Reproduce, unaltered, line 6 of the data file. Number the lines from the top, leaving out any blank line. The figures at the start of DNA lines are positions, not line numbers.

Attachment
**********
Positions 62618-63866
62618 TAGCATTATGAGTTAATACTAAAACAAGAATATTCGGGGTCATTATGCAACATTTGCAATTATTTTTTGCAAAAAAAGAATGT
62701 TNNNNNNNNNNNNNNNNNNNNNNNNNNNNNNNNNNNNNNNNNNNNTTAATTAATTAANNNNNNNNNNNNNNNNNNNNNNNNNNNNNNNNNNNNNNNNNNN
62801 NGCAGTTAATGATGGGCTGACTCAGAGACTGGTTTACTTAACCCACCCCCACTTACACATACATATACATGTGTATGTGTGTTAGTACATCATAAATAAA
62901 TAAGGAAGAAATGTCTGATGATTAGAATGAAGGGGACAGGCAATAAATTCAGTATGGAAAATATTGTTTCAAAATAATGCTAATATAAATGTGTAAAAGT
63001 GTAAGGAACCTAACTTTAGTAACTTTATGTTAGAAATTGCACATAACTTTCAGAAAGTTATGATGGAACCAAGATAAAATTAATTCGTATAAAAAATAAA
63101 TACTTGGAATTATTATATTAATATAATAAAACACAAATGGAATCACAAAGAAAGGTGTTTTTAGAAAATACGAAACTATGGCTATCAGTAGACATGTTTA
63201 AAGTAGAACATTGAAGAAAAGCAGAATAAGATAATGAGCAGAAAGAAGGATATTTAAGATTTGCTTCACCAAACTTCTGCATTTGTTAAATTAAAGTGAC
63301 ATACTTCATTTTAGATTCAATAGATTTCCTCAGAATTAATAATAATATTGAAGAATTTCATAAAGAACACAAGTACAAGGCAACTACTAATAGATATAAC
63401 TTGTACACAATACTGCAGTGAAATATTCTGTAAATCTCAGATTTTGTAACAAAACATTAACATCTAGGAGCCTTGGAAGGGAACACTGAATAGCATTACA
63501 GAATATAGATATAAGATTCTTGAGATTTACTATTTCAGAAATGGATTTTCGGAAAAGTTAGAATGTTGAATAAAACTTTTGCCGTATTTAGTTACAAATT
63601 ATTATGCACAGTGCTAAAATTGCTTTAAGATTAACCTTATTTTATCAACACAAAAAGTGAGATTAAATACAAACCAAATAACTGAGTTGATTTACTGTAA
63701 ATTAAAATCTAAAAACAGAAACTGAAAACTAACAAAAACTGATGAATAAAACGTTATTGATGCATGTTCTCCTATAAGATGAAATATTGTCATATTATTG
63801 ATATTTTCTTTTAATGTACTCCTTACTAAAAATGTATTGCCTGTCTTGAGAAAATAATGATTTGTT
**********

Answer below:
63001 GTAAGGAACCTAACTTTAGTAACTTTATGTTAGAAATTGCACATAACTTTCAGAAAGTTATGATGGAACCAAGATAAAATTAATTCGTATAAAAAATAAA